This browser is supported only in Windows 10 and above.


Cannes: “The Wind” done won.

Posted by on

Behold! Cillian Murphy's award-winning cheekbones.So:

Palme d’Or: Ken Loach‘s "The Wind That Shakes The Barley"

Grand Prix: Bruno Dumont‘s "Flandres"

Prix du Jury: Andrea Arnold‘s "Red Road"

Director: Alejandro González Iñárritu, for "Babel"

Screenplay: Pedro Almodóvar, for "Volver"

Actress(es): Penélope Cruz, Carmen Maura, Lola Dueñas, Chus Lampreave, Yohana Cobo and Blanca Portillo for "Volver"

Actor(s): Jamel Debbouze, Samy Naceri, Sami Bouajila, Roschdy Zem and Bernard Blancan for "Indigènes"

Camera d’Or: Corneliu Porumboiu‘s "A Fost Sau NA Fost?"


Safe to say that no one saw that coming, even if, as Roger Ebert writes, "It is apparently true that Sam Jackson told somebody there were going to be ‘big surprises’ when the awards were announced, and there were." Kenneth Turan at the LA Times notes that "jury president Wong Kar Wai said Loach’s powerful story of Irish rebels in the 1920s battling first the British and then one another was the unanimous choice for the top prize after a screening that left the jury speechless."

At the Guardian, Peter Bradshaw concludes that this was just an unexceptional Cannes, and that "The Wind That Shakes The Barley" (and we must say this: What a fucking title.) "although warmly and respectfully received…did not set the Croisette aflame." And the New York Timestwo-headed Cannes monster puts it flatly: "[Loach] has won several prizes, but never before the Palme d’Or. This year he got lucky."

We? Really have nothing here. All carefully phrased hindsight aside, there’s no denying that "The Wind That Shakes The Barley" got a resounding "meh" from the majority of the American press when it premiered. So is Ken Loach just getting his lifetime achievement award? Who can discern what thought processes went on in the multinational mind-meld of our beloved WKW, Lucrecia Martel, Samuel L., a trio of diva actresses and, uh, those other jury members?

Who cares! It’s over, and while we do wish something truly intriguing-sounding (like "Pan’s Labyrinth" — squee!) had won, we’ve got no beef. It’s Cannes. We were hardly competing in an office poll (though we’d love to — next year, folks, let’s do it). The only thing everyone can agree upon is that the out-of-competition films were far more interesting than any in: "Clerks II," "Borat," the "Dreamgirls" teaser, "Shortbus," the restored "Cabiria" and Douglas Gordon‘s "Zidane: A 21st-Century Portrait."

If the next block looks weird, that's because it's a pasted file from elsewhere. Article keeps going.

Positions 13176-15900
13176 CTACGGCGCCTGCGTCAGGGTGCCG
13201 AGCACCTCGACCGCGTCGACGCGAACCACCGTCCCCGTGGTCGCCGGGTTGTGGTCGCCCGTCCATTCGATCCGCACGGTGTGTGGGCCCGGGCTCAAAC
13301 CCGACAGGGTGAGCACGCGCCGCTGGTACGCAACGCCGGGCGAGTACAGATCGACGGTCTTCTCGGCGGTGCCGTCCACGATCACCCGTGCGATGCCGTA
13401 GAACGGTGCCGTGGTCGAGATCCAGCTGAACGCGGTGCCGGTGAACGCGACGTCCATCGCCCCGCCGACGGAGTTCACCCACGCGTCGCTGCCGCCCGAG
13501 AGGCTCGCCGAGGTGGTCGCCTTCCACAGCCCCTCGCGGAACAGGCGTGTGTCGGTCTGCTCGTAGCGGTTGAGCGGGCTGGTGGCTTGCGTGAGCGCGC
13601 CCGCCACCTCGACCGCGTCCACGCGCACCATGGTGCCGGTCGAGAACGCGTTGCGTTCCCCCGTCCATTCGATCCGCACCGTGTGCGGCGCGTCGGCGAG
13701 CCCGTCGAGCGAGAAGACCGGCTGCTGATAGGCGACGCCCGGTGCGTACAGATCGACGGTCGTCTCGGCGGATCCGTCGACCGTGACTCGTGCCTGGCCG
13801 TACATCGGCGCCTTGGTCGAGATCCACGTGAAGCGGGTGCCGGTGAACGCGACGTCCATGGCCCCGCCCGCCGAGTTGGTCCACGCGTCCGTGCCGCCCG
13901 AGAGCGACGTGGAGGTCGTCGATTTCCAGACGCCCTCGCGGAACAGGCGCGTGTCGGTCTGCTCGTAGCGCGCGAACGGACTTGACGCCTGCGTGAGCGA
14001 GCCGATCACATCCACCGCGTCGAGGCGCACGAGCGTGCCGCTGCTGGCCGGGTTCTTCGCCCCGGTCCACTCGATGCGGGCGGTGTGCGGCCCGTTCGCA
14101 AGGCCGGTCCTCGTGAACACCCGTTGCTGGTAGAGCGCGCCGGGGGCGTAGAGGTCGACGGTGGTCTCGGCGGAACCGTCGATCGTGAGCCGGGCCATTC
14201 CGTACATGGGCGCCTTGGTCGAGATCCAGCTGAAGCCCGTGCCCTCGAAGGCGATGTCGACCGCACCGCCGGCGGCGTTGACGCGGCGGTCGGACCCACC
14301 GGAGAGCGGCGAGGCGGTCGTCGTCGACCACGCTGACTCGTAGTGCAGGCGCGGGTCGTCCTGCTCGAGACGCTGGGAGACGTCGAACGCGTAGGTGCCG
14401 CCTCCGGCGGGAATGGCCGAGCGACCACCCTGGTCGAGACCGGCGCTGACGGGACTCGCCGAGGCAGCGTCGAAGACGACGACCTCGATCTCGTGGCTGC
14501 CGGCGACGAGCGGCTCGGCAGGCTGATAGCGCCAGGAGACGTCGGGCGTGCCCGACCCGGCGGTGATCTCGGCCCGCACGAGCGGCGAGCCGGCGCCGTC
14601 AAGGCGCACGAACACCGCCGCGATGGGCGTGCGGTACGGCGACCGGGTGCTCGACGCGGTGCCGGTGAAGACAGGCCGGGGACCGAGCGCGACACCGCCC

At the Hollywood Reporter, Anne Thompson surveys how "Cannes gives, and Cannes takes away," and how some films may be worse off for their high profile, poorly received festival premieres. At the Christian Science Monitor, Robert Koehler talks to various filmmakers on the fringes of the festival, trying to get their film seen.

And in exciting business news, Tartan’s apparently picked up "Red Road," "Election" and "Election 2," according to indieWIRE and Grady Hendrix‘s Kaiju Shakedown. No distributor yet for the new Palme d’Or winner, however.

+ Cannes #10: Guessing games (
+ ‘Wind’ shakes the jury (LA Times)
+ ‘Zizou! Zizou!’ (Guardian)
+ Ken Loach’s ‘Wind That Shakes the Barley’ Wins Top Prize at Cannes (NY Times)
+ To studios in Cannes: Don’t trip on red carpet (Hollywood Reporter)
+ Crashing the Cannes party (Christian Science Monitor)
+ Tartan Gets "Red Road" (indieWIRE)
+ Election Gets US Distributor (Kaiju Shakedown)


Hacked In

Funny or Die Is Taking Over

FOD TV comes to IFC every Saturday night.

Posted by on


We’ve been fans of Funny or Die since we first met The Landlord. That enduring love makes it more than logical, then, that IFC is totally cool with FOD hijacking the airwaves every Saturday night. Yes, that’s happening.

The appropriately titled FOD TV looks like something pulled from public access television in the nineties. Like lo-fi broken-antenna reception and warped VHS tapes. Equal parts WTF and UHF.

Get ready for characters including The Shirtless Painter, Long-Haired Businessmen, and Pigeon Man. They’re aptly named, but for a better sense of what’s in store, here’s a taste of ASMR with Kelly Whispers:

Watch FOD TV every Saturday night during IFC’s regularly scheduled movies.


Wicked Good

See More Evil

Stan Against Evil Season 1 is on Hulu.

Posted by on
GIFs via Giphy